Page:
Prevalence and Risk Factors for Swine Influenza Virus Infection in the English Pig Population

17 November 2011, at 12:00am

There was evidence of the swine flu virus on half of the farms tested by a UK research group, and the likelihood of finding this evidence was lower for pigs kept in straw yards, during the summer and where there were fewer pigs per drinker.

Infection of pigs with influenza viruses is a cause of considerable economic loss for pig farmers as well as a potential human health concern – as evidenced by the identification of genetic material derived from swine-adapted influenza viruses in an novel strain of H1N1 influenza virus in 2009.

Alexander Mastin of the UK's Royal Veterinary College and co-authors there and at the University of Cambridge and Veterinary Laboratories Agency explain in their paper published in PLoS Currents earlier this year that they conducted an investigation into the prevalence of influenza virus infection in a selection of 143 English pig herds between April 2008 and April 2009.

They report that they found evidence of recent virus circulation in over half of these herds (n=75). Farms which were sampled in the summer months were found to have lower odds of recent virus circulation, as were farms containing pigs kept in straw yards. Additionally, farms containing pigs kept indoors and farms containing high numbers of finisher pigs per water space were found to have higher odds of recent virus circulation.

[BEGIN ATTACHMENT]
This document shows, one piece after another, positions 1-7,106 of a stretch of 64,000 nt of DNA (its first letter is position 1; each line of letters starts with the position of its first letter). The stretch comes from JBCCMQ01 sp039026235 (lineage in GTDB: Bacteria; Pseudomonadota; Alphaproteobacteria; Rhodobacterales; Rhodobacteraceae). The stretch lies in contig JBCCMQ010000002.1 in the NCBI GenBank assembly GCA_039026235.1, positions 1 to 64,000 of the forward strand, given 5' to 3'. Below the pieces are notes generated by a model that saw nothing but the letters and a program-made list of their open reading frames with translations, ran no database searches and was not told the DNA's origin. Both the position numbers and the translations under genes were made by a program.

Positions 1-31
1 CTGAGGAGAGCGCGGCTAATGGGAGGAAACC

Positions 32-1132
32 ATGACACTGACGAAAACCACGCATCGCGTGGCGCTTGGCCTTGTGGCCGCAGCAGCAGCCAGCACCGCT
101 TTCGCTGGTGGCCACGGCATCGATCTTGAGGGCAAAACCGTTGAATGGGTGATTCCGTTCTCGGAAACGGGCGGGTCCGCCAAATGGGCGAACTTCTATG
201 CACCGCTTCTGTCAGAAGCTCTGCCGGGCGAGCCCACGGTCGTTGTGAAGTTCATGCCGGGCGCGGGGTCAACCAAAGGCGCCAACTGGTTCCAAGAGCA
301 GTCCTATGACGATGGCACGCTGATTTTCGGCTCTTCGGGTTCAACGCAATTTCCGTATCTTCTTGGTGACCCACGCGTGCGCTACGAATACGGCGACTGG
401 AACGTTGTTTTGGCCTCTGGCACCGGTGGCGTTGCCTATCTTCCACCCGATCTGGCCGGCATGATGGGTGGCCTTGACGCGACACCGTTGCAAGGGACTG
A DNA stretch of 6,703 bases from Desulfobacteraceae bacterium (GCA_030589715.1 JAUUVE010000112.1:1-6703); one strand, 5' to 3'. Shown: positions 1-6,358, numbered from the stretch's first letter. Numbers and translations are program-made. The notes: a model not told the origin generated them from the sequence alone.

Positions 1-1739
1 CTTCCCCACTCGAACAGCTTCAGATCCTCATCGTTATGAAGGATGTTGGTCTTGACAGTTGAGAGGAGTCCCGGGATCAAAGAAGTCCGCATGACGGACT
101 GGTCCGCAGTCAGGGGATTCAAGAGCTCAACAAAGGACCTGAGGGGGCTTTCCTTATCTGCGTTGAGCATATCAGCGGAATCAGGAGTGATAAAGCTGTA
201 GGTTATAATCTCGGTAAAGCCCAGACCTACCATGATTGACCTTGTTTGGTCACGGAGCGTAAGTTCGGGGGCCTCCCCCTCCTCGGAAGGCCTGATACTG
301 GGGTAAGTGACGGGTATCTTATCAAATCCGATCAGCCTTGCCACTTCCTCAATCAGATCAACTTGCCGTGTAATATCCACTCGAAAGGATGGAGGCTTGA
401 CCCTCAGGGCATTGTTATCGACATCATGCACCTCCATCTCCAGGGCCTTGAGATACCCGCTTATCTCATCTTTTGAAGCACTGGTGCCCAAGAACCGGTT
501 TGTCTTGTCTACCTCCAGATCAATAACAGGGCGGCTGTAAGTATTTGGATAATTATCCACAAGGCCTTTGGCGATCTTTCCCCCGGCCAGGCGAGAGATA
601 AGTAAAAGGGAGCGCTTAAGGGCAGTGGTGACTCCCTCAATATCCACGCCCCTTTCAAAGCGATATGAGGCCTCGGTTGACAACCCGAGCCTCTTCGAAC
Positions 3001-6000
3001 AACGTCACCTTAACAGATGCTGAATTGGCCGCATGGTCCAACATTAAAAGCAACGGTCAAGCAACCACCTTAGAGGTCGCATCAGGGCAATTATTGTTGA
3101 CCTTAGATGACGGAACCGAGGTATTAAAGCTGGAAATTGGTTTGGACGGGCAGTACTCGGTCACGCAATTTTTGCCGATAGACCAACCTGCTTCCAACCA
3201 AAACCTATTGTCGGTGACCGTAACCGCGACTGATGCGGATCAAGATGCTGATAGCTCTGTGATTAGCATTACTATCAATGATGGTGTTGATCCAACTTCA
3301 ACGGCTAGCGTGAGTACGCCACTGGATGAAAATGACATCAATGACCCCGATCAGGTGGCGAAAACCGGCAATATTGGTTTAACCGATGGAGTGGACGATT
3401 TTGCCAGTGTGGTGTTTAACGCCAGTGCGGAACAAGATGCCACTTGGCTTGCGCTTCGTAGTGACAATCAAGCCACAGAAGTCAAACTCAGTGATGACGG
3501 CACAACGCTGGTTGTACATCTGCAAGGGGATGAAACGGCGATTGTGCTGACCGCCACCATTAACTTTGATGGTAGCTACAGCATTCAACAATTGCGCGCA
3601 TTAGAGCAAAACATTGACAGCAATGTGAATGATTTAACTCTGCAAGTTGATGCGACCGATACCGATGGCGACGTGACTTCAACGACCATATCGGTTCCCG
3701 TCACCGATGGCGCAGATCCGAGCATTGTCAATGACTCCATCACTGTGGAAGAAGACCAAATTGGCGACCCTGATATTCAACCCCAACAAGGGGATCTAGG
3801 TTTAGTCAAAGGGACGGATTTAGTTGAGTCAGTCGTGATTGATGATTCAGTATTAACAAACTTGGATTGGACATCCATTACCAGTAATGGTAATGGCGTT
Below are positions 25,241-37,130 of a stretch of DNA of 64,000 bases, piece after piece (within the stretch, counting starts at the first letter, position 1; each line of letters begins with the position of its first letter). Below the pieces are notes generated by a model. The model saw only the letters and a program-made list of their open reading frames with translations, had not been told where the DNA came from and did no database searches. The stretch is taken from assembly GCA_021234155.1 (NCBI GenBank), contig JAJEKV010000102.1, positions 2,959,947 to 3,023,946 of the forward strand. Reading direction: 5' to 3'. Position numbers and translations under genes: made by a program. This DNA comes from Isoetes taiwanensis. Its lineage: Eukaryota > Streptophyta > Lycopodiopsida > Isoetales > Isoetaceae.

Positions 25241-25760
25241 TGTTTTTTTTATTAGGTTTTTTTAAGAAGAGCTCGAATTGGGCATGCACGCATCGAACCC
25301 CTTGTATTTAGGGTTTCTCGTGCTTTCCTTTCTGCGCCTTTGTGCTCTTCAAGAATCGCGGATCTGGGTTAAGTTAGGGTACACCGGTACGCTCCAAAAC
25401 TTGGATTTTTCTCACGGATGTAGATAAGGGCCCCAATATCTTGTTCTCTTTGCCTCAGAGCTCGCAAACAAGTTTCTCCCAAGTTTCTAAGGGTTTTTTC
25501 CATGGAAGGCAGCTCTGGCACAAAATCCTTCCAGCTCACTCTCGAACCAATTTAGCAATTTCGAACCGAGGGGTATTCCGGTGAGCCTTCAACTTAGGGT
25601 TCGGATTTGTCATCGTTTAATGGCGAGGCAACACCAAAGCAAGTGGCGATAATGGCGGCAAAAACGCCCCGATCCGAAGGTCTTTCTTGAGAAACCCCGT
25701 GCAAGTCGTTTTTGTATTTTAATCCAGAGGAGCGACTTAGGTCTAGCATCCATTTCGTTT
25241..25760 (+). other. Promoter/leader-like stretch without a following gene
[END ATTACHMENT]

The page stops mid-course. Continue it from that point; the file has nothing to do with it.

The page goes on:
It is hoped that further studies will expand on these findings, and may allow targeting of surveillance for influenza viruses in the English pig population, concluded Mastin and his co-authors.


Mastin, A., P. Alarcon, D. Pfeiffer, J. Wood, S. Williamson, I. Brown and B. Wieland. 2011. Prevalence and risk factors for swine influenza virus infection in the English pig population. PLoS Curr. 3: RRN1209. doi: 10.1371/currents.RRN1209

Further Reading

- You can view the full report by clicking here.

Further Reading

- Find out more information on influenza in pigs by clicking here.

November 2011